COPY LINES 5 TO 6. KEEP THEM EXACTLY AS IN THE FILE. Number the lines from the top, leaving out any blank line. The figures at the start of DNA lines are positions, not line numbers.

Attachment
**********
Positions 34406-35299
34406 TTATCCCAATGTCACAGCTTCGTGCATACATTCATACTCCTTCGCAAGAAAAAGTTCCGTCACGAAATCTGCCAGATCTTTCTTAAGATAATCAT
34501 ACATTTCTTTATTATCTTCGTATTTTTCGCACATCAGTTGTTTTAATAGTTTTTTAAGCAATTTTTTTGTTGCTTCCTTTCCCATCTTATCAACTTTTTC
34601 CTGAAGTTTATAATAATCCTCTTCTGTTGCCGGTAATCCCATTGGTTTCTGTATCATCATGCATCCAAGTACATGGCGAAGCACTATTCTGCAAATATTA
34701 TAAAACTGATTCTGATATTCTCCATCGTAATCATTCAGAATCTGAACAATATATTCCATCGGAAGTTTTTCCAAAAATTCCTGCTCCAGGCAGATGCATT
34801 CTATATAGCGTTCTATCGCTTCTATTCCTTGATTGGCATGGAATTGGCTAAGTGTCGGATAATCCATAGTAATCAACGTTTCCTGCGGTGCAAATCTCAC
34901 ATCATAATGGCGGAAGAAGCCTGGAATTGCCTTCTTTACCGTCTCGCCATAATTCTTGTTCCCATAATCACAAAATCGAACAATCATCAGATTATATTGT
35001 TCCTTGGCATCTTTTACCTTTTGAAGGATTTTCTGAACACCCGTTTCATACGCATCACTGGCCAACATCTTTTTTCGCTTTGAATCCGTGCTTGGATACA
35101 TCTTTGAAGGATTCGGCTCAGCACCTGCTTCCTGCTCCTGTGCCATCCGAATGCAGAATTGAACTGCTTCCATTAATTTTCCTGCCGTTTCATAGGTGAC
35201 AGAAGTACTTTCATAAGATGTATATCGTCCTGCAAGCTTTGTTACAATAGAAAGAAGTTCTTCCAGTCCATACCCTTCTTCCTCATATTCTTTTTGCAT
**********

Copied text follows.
34701 TAAAACTGATTCTGATATTCTCCATCGTAATCATTCAGAATCTGAACAATATATTCCATCGGAAGTTTTTCCAAAAATTCCTGCTCCAGGCAGATGCATT
34801 CTATATAGCGTTCTATCGCTTCTATTCCTTGATTGGCATGGAATTGGCTAAGTGTCGGATAATCCATAGTAATCAACGTTTCCTGCGGTGCAAATCTCAC